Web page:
Thursday, October 1, 2009

mary and martha

now it happened as they went that [Jesus] entered a certain village; and a certain woman named martha welcomed Him into her house. and she had a sister called Mary, who also sat at Jesus' feet and heard His word. but martha was distracted with much serving, and she approached Him and said, "Lord, do You not care that my sister has left me to serve alone? therefore tell her to help me."

And Jesus answered and said to her, "martha, martha, you are worried and troubled about many things. but one thing is needed, and Mary has chosen that good part, which will not be taken away from her." luke 10:38-42

this is a well known story especially among women and though the stage may be unique to this particular story, the exchange is one we have certainly observed if not one in which we've participated. thus we can easily identify with at least one the characters and, if we're honest, admit that we demonstrate a bit of both women at some point or another.

If you tend to be a martha, your heart goes out to the overworked and dependable woman and you can easily insert yourself into this situation. an important teacher and religious leader, a good friend of your brother's, comes to your house after much traveling and you wish to honor Him, showing all He means to your family by tending to the needs of Him and His companions, feeding them, and maybe even washing and mending their clothes. to these responsibilities you can add the already substantial list of duties that come with running a household as well as the time you spend completing the work that your sister has forgotten or left unfinished. meanwhile, that same sister has abandoned the few chores entrusted to her and is now sitting with rapt attention at the feet of this honorable man and listening to His teaching along with His own companions. it is impertinant, you think, and very nearly embarassing the way she has made herself so comfortable with this Man while you humbly slave away in womanly fashion. irritation, indignation, and embarassment mix with jealousy and a weary longing and overpower your sense of propriety and you appeal to this good Man to justify your frustrations and right the obvious wrong being done to you.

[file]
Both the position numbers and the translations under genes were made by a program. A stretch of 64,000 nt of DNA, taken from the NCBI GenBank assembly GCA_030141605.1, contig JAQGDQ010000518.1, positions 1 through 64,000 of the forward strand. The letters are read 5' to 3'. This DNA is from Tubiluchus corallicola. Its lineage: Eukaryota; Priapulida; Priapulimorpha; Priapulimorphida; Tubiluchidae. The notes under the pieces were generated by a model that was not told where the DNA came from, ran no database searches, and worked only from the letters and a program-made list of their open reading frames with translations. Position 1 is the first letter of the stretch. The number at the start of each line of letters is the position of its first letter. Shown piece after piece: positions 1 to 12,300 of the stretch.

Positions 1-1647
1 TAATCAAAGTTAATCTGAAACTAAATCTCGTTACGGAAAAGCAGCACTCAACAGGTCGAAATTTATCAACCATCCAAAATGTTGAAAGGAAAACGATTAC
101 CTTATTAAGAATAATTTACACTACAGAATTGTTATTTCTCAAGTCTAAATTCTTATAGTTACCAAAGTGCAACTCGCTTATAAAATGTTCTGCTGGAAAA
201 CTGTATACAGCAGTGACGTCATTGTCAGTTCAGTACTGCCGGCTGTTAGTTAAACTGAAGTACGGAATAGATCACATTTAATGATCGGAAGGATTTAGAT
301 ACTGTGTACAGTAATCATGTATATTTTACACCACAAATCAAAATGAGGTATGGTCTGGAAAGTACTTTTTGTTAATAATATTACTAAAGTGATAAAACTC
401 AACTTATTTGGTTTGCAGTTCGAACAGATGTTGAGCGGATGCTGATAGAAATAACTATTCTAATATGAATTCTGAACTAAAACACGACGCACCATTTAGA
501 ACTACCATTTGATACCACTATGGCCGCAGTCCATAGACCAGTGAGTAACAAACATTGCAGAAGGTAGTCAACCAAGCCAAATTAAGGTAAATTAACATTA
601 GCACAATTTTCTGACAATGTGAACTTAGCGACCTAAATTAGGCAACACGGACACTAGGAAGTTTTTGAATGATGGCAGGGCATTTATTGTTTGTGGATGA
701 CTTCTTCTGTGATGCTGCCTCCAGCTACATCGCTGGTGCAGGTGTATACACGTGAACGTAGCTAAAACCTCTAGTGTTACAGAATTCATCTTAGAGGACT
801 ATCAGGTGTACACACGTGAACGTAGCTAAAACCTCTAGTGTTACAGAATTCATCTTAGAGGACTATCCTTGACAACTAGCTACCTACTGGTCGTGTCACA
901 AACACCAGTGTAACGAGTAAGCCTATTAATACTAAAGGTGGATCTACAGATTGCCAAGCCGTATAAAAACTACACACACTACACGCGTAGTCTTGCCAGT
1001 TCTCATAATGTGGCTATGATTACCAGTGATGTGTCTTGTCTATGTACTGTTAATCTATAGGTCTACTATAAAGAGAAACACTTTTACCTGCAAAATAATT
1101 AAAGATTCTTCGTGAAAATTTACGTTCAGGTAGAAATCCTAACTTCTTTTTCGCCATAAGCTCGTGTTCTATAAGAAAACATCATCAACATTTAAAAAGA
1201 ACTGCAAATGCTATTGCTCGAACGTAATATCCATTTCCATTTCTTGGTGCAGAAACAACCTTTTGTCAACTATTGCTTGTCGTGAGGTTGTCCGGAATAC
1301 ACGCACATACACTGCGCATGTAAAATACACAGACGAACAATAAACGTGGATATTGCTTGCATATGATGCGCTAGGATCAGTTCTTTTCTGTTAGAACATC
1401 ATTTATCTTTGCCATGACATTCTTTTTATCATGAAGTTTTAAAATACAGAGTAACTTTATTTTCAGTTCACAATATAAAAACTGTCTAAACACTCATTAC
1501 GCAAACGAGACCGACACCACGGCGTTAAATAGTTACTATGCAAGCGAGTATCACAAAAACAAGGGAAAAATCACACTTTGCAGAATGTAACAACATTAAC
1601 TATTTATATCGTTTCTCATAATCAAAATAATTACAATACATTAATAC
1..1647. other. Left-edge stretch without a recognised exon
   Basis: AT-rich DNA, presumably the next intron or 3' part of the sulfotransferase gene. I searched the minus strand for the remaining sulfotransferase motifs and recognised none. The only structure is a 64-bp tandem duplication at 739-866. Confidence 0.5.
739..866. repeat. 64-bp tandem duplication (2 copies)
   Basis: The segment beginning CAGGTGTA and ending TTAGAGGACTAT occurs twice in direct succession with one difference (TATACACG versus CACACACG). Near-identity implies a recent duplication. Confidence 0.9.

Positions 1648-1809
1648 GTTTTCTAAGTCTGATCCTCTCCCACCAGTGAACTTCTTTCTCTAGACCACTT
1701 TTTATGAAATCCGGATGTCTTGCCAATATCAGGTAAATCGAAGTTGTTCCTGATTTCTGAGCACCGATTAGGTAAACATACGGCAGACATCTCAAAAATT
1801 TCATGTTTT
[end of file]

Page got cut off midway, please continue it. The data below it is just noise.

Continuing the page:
mary, embarassed, leaps to her feet, honestly surprised because, as always, the needs of others have escaped her attention. you know without a doubt that it never occurred to her to offer to help you or take over so you could rest a moment and listen to this blessed Man who has come to your house. somehow her innocence only adds to your frustration because now you feel like a villain for simply asking for a little help. to make matters infinitely worse, this Man looks on you with unfathomable pity and love and refuses to ask mary to do her part. of course you cannot be angry with Him, and now somehow it seems as if all you've done to show your respect and love has been discarded. irritation is replaced by rejection and, again, the overwhelming sense of weariness.

my heart too goes out to martha, who indeed intended to do a good thing by busying herself with "much serving" but, in this instance, missed the blessing that her Savior had for her. martha really is in a tough spot because she has a great deal of the world supporting her position, yet according to Christ, it is wrong. as Christians we are to encourage one another to good works and to be servants of all, yet here we see the Lord Jesus Christ discouraging this woman, this servant, from her labors and encouraging her to slow down, to be idle even. there seems always to be frustration at the juncture of restful communion and diligent serving particularly by those doing the serving. behind this seeming contradiction is the most primal of struggles known to the human race: the flesh versus the spirit.

since the day we left the garden, our lives have been characterized by toil and struggle. we fight against the earth, the sky, other creatures, and even ourselves. Jesus Christ came to restore the peace we once had in paradise. it seems like a simple equation yet moment the spirit is given new life, it draws a sword against the advances of the flesh which, to be honest, by reason of tenure, has a significant advantage.

the eternal spirit is only at home and at peace in the presence of God, this can never truly happen so long as we are on the earth in these bodies. peter s. beagle writes a story of a unicorn, an immortal creature, being temporarily turned into a human. she expresses great distress and fear once she takes her human form, for, throughout her entire life, she has never experienced mortality and thus to be trapped within the confines of a dying human body is shocking and frightening to her. this is not so different than the struggle we experience after this spiritual rebirth. the apostle paul describes our spirits as groaning with desire for immortality in 2 cor 5:4: "we who are in this tent groan, being burdened, not because we want to be unclothed, but further clothed, that mortality may be swallowed up by life."



though we may be turned right side up by the grace of God the human race and even the earth itself is still plagued by this discord until they are righted by God. until such a time, even as we experience peace with our God we continue to experience strife with the world and even ourselves .


the industrious and dominating elder sister and her lovably clueless and slightly lazy younger sister.

Do not neglect the promise given by Jesus at the end of this passage, "and it will not be taken away from her."

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